7 Safe New Year’s Eve Snacks for Pets



Ringing in the new year often means gathering with friends and family to eat tasty snacks while you wait for midnight to approach. But while appetizer-style foods are delicious for humans, they aren’t always safe for our pets to eat.

Foods that are high in fat, salty, or full of toxic ingredients are too dangerous to feed your pets, but that doesn’t mean that all snacks have to be off-limits. If you want to share some festive foods with your pets, read on for safe New Year’s Eve snacks that your furry friends will love.

1. Raw Vegetables

Crudité platters are a staple at any party or family get together, and they’re full of great snacks that you can share with your pets. Raw celery, carrots, and other vegetables make great low-calorie snacks that are full of vitamins and nutrients.

Carrots, for example, are excellent sources of fiber and beta-carotene, while celery is full of vitamins A, B, and C. Both of these crunchy vegetables are also great for your pet’s teeth.

Vegetables like broccoli still make a good occasional treat for your dog, but too many can also cause gastric irritation, so feed only in moderation.

While the vegetables in the platter are delicious for your pet, you should avoid giving them any ranch or other dips, as they can be full of toxic ingredients like onions and garlic that can lead to anemia, liver damage, and other health concerns.

2. Plain Popcorn

If you’re looking for a fun, festive snack that’s also safe for your pets, plain, air-popped popcorn is a fantastic option.

The crunchy texture makes popcorn fun for your pets to snack on, and it also contains a few minerals like magnesium, phosphorus, and zinc that can be helpful to your pet’s nutrition.

Popcorn should only be an occasional treat, however, as too much can lead to intestinal upset. The popcorn should also always be served plain and air-popped. Butter, oils, salt, and other popular popcorn toppings can all upset your dog’s stomach, and the high fat content can also lead to pancreatitis in large amounts.

3. String Cheese

While you may be enjoying a delicious charcuterie board of various cheeses to celebrate the new year, many cheese options are too high in fat and sodium for your pet to be able to enjoy.

Instead, offer your pet a low-fat cheese option like mozzarella string cheese. These string cheeses are convenient to rip apart, and the lower sodium makes them easier on your pet’s digestive system.

Cottage cheese is also a great option because it’s lower in lactose, which can also be tough on your pet’s gastrointestinal system.

4. Hard-Boiled Eggs

While your pet can’t enjoy a plate of deviled eggs, they can enjoy snacking on a few hard-boiled eggs. In fact, hard-boiled is the safest way for your pet to consume eggs, and most love the taste and added health benefits.

Eggs are great sources of calcium and fatty acids that can benefit your pet’s bones and help make their coat healthy and shiny. Eggs have also been known to help settle an upset stomach.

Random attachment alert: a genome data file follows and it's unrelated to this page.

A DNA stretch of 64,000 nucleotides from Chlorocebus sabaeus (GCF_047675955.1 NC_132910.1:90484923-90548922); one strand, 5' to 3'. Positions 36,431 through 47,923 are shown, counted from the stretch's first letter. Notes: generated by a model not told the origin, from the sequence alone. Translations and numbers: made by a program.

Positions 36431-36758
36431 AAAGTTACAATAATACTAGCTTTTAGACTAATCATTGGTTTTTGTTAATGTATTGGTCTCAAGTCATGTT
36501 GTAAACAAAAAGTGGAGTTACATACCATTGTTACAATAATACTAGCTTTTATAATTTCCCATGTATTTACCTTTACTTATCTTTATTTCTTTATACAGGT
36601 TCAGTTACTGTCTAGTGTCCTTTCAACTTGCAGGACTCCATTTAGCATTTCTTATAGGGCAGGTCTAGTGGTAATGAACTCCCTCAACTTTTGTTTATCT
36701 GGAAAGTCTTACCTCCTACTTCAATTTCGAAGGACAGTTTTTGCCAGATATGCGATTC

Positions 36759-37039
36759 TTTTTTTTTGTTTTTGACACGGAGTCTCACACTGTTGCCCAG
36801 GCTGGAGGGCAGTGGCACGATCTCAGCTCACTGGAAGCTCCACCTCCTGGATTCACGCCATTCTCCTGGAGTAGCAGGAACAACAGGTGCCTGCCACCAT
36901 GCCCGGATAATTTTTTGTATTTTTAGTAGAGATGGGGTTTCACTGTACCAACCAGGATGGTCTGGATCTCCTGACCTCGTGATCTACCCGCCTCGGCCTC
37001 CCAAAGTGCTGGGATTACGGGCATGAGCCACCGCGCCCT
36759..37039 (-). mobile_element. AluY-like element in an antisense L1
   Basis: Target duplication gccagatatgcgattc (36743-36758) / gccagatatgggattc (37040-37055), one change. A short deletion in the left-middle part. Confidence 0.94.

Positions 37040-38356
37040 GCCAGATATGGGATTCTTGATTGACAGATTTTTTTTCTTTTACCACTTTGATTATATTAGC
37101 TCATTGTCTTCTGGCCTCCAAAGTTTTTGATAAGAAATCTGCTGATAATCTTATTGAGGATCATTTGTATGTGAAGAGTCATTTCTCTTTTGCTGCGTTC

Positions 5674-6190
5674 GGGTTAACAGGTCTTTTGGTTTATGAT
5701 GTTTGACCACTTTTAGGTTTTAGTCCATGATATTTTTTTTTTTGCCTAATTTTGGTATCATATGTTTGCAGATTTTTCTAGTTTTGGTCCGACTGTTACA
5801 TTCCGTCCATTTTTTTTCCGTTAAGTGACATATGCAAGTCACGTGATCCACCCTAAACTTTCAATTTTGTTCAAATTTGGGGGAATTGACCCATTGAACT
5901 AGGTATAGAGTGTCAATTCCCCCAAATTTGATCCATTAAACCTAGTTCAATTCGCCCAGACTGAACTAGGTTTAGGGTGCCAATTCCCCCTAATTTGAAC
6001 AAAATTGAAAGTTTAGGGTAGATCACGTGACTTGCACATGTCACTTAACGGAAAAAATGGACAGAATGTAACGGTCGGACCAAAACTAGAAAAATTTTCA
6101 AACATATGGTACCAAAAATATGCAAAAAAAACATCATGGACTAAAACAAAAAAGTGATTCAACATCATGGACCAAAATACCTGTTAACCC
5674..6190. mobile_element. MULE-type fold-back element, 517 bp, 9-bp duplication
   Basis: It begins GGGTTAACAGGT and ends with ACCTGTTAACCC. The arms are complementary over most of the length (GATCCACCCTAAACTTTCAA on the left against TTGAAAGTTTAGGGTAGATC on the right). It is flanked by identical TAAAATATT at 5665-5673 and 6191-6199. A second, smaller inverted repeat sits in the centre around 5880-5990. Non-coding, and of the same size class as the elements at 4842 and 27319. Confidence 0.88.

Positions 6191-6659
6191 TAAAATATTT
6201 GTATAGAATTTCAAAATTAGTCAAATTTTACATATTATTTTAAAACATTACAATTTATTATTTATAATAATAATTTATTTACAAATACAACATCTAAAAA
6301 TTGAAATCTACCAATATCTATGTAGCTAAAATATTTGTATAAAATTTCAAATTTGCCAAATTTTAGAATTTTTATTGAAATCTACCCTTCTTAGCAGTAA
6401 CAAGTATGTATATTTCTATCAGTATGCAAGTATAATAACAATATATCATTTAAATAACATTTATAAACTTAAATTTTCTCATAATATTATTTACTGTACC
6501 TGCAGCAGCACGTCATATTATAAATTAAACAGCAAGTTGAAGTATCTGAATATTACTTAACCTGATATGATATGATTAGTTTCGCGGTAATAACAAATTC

Always serve hard-boiled eggs plain with no added salt, butter, or seasonings, as they can be toxic to your pets. Eggs should also only be served as an occasional snack because of their high fat content – they can contribute to obesity.

5. Fruit Salad

Like the classic vegetable tray, fruit salads and fruit trays can make excellent, low-calorie snacks for your pets. Fruits like watermelon, cantaloupe, and strawberries are delicious fruits that your pet will love to enjoy in moderation.

Many of these fruits are rich in vitamins like vitamin A and vitamin C, and they contain helpful nutrients like potassium and carbohydrates. However, most fruits are also high in sugar, so they should only be fed to your pet in moderation.

While many fruits are great for your pet, there are a few that you should avoid. Never feed your pet grapes, raisins, or cherries.

6. Small Amounts of Unseasoned Meat

If you’re preparing appetizers with chicken, turkey, or other meats, you can prepare small amounts of meat on the side for your pet to enjoy.

Any meat that you give your pet should be free of bones, skin, and seasonings to prevent potential toxicity or choking hazards. It should also be prepared without any oil or butter, as high amounts of fat can contribute to pancreatitis and obesity.

If the meat is unseasoned and plain, small amounts can be delicious snacks for your pet. And they also make great high-value treats if you’re planning on training in the new year.

7. Plain Shrimp

Like meats and poultry, shrimp can also make a great occasional treat as long as it’s fed to your pets unseasoned and prepared without oil and butter.

Shrimp is full of many beneficial nutrients for your pet, including vitamin B12, vitamin B3, and phosphorus. Shrimp is also low in fat and calories, which can make them a great choice for pets that are already overweight.

Shrimp are, however, high in cholesterol, so they should still only be fed to your pet in moderation.

New Year’s Eve Snacks to Avoid Giving Your Pet

While there are many tasty snacks you can share with your pets, there are also a few popular treats that can be dangerous for animals. During your New Year’s party, avoid feeding your pet:

  • Alcohol in any form
  • Chocolate
  • Macadamia Nuts, which are toxic, as well as other nuts that are high in fat
  • Onions and garlic
  • Avocados
  • Fatty foods
  • Xylitol and other artificial sweeteners

Are You Ready to Ring in the New Year with Your Pet?

New Year’s Eve is the perfect opportunity to reflect on the year you’ve had and celebrate all of the wonderful memories the year has brought, especially those you’ve made with your furry friends.

By keeping a few pet-safe snacks on the menu for your New Year’s Eve party, you can help your pets have fun while they ring in the new year with you.

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